Roots and Aspects of Conservatism Essay

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Roots and Aspects of Conservatism

Conservatism, as an ideology, emerged in response to the French revolution and in opposition to the idea of the French revolutionaries that human reason and will were powerful enough to regenerate human nature by creating a completely new social order, constructed in accordance with the requirements of liberty, equality and fraternity. Conservatism, then, is characterized, in the first instance, by opposition to the idea of total or radical change, not by the absurd idea of opposition to change as such, or by any commitment to preserving all existing institutions. p. 9  Term first used by Chateaubriand, after the revolution, when he gave the name Le Conservateur to a journal he issued to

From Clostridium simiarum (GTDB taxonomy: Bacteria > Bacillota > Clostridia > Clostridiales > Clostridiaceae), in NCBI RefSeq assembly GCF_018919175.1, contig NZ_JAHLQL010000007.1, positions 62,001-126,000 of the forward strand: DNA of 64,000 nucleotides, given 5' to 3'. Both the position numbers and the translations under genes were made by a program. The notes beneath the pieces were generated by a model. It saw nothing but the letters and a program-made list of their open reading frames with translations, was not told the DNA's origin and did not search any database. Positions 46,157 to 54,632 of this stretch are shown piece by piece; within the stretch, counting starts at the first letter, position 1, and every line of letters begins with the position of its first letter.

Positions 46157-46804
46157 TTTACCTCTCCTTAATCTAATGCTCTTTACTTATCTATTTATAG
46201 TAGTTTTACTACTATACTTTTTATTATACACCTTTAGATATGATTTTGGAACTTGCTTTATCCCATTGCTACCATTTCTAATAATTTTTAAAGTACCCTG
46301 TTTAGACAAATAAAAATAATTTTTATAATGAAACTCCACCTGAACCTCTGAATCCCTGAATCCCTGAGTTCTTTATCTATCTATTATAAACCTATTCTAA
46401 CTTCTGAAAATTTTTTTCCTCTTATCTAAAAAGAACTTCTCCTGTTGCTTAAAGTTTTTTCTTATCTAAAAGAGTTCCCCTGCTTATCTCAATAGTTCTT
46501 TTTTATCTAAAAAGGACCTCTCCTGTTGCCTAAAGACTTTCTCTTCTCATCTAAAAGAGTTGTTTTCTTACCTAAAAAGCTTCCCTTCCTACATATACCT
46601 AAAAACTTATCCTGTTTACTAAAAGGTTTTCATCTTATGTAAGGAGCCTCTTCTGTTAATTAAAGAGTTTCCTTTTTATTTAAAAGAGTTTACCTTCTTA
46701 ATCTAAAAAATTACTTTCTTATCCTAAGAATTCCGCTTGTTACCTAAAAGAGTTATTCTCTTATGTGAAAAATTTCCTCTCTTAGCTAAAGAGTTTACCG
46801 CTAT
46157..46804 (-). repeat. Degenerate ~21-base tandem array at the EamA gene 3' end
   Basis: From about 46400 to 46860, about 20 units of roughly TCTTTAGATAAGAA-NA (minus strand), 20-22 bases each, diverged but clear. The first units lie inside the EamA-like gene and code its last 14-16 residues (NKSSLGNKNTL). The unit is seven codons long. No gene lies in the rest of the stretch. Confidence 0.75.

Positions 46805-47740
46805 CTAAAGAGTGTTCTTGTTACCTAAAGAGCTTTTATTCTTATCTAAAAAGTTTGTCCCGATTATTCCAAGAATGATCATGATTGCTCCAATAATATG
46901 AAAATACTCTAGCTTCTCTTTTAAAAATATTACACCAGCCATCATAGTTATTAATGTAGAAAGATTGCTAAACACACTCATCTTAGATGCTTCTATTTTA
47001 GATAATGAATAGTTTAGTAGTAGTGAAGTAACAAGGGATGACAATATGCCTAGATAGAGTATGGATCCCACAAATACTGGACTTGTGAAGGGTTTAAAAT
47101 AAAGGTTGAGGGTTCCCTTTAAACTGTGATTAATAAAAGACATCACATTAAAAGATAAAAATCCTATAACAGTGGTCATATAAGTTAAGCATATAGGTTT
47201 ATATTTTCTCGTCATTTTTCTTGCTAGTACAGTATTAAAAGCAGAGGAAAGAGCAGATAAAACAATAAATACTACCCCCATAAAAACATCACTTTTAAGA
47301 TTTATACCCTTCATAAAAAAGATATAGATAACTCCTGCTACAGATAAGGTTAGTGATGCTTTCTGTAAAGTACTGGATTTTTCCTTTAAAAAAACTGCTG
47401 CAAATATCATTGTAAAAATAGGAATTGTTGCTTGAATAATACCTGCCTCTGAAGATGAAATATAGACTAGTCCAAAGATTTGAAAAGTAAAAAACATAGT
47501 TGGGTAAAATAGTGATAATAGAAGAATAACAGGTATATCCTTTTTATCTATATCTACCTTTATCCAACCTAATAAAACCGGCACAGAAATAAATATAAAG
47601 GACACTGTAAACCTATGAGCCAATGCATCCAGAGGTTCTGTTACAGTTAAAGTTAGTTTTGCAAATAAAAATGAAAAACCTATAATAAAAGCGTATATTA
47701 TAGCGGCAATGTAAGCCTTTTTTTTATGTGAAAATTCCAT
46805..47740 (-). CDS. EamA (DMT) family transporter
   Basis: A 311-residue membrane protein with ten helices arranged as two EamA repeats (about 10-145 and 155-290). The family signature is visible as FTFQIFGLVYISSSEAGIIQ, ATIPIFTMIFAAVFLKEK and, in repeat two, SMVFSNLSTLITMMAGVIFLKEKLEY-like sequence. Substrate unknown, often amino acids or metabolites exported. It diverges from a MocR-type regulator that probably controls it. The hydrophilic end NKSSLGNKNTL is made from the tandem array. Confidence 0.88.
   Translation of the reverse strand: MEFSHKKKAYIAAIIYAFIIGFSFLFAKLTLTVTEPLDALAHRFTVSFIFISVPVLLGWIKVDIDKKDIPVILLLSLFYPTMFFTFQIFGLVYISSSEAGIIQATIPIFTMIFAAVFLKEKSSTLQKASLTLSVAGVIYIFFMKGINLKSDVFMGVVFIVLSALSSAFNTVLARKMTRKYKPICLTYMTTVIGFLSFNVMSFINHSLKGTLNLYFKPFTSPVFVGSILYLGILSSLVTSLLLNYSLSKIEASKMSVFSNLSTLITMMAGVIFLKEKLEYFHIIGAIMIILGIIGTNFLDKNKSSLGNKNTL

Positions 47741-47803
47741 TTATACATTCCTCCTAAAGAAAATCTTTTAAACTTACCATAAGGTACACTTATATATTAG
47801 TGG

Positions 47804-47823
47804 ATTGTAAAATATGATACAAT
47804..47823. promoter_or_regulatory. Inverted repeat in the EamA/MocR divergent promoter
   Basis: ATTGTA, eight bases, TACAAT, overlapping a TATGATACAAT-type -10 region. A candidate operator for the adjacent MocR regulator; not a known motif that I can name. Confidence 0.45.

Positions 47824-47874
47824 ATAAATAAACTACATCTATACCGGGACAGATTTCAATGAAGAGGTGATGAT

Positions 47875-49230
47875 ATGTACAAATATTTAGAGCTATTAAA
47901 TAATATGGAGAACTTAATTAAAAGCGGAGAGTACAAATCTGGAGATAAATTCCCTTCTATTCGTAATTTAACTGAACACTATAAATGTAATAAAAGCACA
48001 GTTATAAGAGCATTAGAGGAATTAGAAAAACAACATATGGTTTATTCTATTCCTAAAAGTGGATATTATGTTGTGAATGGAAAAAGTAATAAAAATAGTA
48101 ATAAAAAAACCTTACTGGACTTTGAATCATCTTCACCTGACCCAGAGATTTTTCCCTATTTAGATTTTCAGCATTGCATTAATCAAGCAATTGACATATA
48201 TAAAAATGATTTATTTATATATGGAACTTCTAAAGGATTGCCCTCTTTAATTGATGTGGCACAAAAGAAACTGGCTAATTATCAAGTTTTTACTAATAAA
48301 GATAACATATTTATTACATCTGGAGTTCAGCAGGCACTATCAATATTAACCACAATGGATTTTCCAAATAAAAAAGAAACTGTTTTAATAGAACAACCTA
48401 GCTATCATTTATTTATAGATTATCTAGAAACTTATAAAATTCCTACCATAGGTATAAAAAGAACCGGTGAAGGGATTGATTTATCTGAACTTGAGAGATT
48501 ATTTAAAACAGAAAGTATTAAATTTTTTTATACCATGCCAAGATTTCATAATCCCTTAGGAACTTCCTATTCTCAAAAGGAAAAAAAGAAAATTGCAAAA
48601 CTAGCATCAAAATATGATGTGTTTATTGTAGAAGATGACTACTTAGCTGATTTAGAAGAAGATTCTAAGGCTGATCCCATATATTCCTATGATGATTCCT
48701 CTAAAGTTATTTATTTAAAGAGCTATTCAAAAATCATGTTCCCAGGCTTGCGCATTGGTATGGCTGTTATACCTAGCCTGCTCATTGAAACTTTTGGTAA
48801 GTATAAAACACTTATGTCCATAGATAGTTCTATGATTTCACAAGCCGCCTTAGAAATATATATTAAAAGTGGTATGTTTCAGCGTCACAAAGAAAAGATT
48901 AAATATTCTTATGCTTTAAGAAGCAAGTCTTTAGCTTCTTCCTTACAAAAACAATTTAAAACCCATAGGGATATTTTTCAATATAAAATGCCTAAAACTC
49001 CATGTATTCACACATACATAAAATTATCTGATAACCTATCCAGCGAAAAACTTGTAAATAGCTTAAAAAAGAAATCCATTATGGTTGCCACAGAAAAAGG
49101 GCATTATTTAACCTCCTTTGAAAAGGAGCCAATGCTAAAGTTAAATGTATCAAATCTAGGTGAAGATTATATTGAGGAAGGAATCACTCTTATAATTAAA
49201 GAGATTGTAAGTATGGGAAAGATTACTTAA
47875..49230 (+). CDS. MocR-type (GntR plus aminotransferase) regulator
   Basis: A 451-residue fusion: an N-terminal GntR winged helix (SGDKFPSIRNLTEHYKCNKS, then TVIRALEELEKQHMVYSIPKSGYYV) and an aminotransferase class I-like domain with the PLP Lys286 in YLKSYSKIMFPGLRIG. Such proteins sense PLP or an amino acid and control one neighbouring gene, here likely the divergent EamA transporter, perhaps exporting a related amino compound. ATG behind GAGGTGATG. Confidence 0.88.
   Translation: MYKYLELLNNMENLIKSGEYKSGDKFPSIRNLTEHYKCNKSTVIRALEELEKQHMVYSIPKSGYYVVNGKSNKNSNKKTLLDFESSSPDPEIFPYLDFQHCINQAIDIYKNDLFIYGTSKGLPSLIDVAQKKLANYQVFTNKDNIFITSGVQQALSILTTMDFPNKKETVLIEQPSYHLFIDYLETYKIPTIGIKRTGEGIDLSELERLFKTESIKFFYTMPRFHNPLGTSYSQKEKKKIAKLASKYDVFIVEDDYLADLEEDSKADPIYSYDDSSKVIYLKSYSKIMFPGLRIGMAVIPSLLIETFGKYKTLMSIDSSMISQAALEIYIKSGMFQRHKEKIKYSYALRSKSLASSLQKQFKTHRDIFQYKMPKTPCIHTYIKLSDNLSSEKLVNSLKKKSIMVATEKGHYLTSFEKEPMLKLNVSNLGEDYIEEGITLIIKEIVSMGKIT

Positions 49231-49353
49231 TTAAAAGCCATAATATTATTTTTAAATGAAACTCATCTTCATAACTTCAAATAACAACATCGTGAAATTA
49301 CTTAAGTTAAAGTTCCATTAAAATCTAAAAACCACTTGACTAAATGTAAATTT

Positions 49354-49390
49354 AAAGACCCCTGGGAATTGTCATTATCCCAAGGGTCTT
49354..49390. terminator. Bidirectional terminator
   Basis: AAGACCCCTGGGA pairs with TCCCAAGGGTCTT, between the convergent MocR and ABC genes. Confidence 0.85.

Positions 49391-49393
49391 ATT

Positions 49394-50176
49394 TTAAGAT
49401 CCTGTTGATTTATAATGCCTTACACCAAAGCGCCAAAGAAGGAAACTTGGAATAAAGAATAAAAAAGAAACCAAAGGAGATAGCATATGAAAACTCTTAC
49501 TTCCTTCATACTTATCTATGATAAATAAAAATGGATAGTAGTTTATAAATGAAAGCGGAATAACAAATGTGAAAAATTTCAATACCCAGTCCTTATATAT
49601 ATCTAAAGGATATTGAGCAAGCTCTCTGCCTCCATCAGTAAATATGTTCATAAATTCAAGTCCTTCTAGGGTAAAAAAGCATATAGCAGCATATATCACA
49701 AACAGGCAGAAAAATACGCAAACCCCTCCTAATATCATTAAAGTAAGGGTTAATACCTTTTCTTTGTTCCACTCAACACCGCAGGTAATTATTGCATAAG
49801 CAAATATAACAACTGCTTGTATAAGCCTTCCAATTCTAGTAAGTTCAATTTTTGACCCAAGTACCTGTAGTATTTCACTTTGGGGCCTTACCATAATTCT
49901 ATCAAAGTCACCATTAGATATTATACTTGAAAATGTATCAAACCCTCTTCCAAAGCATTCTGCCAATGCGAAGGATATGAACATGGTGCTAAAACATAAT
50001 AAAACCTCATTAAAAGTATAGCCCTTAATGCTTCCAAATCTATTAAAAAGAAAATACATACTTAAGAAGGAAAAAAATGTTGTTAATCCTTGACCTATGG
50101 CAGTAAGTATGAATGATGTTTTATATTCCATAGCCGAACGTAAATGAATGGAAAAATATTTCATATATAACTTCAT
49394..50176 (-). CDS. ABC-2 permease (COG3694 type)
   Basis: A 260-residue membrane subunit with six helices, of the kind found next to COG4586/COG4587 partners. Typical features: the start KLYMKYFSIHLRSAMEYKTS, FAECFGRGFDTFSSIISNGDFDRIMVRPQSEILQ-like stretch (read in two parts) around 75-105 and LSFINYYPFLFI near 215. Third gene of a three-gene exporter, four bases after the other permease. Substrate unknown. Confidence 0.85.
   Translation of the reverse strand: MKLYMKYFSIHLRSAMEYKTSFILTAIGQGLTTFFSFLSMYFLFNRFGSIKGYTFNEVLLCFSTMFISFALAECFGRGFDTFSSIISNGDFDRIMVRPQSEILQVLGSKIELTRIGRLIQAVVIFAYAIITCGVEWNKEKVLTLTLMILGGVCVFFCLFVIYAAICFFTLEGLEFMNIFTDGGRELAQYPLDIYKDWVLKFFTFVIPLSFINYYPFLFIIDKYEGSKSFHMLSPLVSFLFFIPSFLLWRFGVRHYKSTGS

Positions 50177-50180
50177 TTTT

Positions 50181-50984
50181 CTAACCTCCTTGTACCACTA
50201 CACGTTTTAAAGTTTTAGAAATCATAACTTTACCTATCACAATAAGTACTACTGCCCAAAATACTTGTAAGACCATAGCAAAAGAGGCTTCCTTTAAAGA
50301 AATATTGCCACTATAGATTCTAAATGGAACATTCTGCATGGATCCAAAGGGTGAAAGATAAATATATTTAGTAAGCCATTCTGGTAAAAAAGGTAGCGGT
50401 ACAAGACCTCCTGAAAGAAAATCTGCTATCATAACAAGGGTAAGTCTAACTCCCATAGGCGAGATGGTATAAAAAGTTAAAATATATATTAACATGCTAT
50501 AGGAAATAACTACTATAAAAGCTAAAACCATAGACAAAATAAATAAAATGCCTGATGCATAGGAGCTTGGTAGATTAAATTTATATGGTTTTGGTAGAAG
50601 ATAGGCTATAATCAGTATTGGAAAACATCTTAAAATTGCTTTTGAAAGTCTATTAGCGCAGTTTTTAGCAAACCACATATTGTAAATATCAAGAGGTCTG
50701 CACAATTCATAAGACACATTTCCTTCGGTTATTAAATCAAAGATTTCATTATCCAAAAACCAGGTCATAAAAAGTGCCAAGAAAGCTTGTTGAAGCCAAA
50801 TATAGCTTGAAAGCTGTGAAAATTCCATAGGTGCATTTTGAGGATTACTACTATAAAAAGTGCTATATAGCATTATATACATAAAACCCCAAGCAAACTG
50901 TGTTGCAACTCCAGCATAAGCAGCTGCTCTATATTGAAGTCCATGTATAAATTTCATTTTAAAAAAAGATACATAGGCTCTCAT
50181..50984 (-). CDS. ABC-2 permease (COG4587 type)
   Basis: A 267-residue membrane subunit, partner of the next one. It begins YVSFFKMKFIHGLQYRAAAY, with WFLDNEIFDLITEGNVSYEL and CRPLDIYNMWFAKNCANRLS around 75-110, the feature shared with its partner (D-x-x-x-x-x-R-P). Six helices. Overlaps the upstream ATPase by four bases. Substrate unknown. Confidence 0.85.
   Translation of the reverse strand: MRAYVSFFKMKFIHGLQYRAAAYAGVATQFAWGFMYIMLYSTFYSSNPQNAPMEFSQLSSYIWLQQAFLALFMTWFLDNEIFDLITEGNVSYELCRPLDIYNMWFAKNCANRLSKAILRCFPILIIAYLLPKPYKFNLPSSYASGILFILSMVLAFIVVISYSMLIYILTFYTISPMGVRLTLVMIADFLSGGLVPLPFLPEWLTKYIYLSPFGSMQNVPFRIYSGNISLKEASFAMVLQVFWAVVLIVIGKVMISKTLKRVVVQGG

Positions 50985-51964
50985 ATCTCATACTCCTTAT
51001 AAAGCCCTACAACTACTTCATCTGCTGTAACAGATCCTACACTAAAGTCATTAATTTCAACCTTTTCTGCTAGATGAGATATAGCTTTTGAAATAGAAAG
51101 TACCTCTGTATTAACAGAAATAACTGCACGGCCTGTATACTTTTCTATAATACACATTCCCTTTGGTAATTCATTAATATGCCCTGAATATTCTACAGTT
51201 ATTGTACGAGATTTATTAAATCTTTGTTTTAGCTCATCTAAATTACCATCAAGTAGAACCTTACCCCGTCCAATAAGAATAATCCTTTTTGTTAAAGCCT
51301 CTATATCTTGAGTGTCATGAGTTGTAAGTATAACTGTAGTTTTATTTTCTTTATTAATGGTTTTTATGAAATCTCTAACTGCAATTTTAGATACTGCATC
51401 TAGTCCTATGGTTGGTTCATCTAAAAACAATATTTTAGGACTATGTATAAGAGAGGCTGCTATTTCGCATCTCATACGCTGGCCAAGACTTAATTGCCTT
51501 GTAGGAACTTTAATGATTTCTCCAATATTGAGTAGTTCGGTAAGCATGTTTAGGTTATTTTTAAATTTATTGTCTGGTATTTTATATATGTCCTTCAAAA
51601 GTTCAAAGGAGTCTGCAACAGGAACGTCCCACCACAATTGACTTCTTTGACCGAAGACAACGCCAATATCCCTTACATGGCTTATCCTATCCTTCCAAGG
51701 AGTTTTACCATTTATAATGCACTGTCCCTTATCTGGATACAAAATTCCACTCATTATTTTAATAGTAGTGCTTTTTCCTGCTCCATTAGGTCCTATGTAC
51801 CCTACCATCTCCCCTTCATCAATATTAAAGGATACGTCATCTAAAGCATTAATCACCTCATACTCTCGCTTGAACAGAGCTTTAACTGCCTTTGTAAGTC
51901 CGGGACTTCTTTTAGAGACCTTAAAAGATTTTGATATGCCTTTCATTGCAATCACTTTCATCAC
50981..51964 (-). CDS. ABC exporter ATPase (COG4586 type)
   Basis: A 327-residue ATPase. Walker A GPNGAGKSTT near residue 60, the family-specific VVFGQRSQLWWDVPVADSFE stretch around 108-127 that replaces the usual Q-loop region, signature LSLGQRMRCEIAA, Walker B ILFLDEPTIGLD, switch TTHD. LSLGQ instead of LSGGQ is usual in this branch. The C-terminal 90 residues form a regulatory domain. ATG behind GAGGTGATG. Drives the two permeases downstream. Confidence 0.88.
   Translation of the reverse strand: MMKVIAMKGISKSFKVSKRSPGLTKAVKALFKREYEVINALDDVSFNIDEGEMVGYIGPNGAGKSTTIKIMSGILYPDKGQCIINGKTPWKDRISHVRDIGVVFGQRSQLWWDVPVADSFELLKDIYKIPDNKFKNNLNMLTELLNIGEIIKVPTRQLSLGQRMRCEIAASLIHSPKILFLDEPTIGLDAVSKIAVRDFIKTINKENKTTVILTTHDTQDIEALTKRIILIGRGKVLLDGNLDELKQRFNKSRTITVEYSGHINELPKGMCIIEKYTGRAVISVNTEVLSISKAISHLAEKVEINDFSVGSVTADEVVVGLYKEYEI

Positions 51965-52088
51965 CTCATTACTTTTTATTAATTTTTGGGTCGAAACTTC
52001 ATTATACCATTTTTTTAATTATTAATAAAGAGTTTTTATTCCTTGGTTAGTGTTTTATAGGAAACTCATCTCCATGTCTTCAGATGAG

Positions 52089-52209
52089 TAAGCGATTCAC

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Reform society and suffering will disappear, he argued. p. 10-11  Such sentiment called for a statement of conservative principles. The incipient conservatives had to show that the world imposes limitations upon what either the individual or the state can hope to achieve. Conservative ideology, accordingly, may be defined as a philosophy of imperfection, committed to the idea of limits, and directed toward the defense of a limited style of politics. By a limited style of politics is meant one which has as its primary aim the preservation of the distinction between private and public life (or between the state and society). This distinction is threatened by the ideal of radical change -- which in practice has meant the constant extension of state power into every sphere of life, in the name of equality, social justice and welfare. p. 11-12  'reform' rather than 'change' preserves the essential good. p. 12  Liberalism, which over the 19th century, came increasingly to value 'progress' and the 'improvement' (quotation marks in place in text) of mankind is thus distinguished from conservatism for ultimately such notions are incompatible with conservatism. John Stuart Mill made clear that progress or improvement might even mean interfering with the inner life of man - through social welfare programs, etc. p.13  Positive assertion that "the idea upon which all conservative thought depends…is imperfection." p.14 

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